Our study has important implications for previous and future dMRI studies of white matter microstructure. Previous studies, such as those by Assaf et al. (2008), Alexander et al. (2010), Zhang et al. (2011), Dyrby et al. (2013), Xu et al. (2014), Daducci et al. (2015), Horowitz et al. (2015), Huang et al. (2015), Benjamini et al. (2016), Drobnjak et al. (2016), Sepehrband et al. (2016b), Romascano et al. (2020), Harkins et al. (2021), Herrera et al. (2022), estimated axon radius without considering any T2 dependence, assuming the same T2 for all axons and intra- and extra-axonal water compartments. This simplification may affect the estimation of the intra-axonal diffusivities from which the axon radii are derived. Alternatively, this issue could be attenuated by using sufficiently high b-values, as shown in studies by Veraart et al. (2020), Pizzolato et al. (2022), which helps eliminate the contribution from the extra-axonal signal. However, this may be insufficient in voxels with a broad distribution of intra-axonal T2 times. These multi-compartment models should be extended to include T2 dependence, as discussed in studies by Veraart et al. (2018), Lampinen et al. (2019), Tax et al. (2021). Recently, (Ning et al., 2022) demonstrated that more accurate estimates of neurite size could be obtained by investigating the coupling between relaxation rate and diffusivity using multi-TE diffusion-relaxation MRI data. For further discussion on this issue, please refer to the Appendix subsection “Is the intra-axonal relaxation process mono-exponential and time-independent?”

5.2. Underlying assumptions and confounding factors

The proposed diffusion-relaxation model specifically applies to WM regions composed of myelinated axons, where the exchange of water molecules and other macromolecules and elements (such as iron/ferritin) between the intra- and extra-axonal spaces is negligible. In the human brain’s CC, for example, more than 95% of axons in most regions are myelinated (Aboitiz et al., 1992). While the non-myelinated portions of the axon (i.e., nodes of Ranvier) contain a high density of voltage-gated ion channels that facilitate ion passage across the axonal membrane, including K + and Na + , which is associated with a concomitant water flux (Badaut et al., 2002), the myelinated portions of the axon (i.e., internodes) are not exposed to the extracellular environment. Although the axonal membrane in the nodes of Ranvier is semipermeable to small diffusing molecules, such as water, the internodes’ length is significantly greater [∼100 times the outer axon diameter (Hursh, 1939; Rushton, 1951)] than the nodes of Ranvier [∼1 μm (Arancibia-Cárcamo et al., 2017)]. As a result, most multi-compartment T2 (Lancaster et al., 2003; Deoni et al., 2013) and “standard” dMRI models [see (Novikov et al., 2019) for a review] assume that the measured MRI signal is not significantly affected by the inter-compartmental molecular exchange in WM regions composed of myelinated axons.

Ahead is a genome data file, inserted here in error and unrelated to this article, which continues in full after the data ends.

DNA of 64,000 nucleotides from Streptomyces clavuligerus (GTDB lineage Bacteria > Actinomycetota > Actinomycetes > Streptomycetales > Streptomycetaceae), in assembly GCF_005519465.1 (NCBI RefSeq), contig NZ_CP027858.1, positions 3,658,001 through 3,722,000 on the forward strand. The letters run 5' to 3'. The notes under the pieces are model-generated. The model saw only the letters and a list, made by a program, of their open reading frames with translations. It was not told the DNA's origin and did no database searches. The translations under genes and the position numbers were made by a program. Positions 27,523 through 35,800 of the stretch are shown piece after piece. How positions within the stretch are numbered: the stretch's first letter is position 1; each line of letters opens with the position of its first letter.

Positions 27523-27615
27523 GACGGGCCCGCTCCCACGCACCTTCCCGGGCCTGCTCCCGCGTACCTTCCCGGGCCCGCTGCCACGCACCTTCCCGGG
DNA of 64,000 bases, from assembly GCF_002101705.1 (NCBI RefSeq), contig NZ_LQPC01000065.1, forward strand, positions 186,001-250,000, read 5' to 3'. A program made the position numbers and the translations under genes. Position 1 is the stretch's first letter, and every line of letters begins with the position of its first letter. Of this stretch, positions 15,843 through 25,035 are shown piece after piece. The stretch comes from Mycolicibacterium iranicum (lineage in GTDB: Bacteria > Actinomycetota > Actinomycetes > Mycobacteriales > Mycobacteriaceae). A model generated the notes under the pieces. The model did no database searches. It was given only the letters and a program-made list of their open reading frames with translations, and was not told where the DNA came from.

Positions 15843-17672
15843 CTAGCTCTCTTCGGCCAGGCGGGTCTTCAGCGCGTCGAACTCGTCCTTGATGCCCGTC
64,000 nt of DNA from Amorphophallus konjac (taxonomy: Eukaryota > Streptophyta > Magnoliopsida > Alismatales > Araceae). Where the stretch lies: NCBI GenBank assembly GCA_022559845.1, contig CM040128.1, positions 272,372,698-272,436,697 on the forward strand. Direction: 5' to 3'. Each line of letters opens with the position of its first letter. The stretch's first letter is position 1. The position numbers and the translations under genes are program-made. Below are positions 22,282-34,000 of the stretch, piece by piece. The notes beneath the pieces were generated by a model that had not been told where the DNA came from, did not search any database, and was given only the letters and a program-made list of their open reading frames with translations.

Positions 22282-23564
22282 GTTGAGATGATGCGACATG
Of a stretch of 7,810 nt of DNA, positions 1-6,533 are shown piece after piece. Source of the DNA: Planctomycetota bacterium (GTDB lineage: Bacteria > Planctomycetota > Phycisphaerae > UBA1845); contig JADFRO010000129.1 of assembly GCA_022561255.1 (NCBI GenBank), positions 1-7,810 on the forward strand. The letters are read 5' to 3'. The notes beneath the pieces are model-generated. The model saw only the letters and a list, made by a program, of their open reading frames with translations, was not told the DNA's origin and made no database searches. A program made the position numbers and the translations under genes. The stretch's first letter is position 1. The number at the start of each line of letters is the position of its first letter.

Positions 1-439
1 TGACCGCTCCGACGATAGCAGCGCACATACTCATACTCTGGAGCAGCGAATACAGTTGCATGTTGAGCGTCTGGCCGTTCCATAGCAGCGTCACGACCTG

Therefore, it is important to note that our model is unsuitable for GM or WM regions affected by demyelination processes, such as in Multiple Sclerosis, or any pathological condition with an increase in intra-axonal iron. These conditions can significantly reduce intra-axonal relaxation times and the estimated radii, rendering our model invalid. However, it is worth noting that we use long TEs in our model. If the intra-axonal T2 time of a given axon is significantly reduced (e.g., below 20–40 ms) due to external factors, the contribution of this axon to the overall voxel-wise measured signal will be greatly diminished.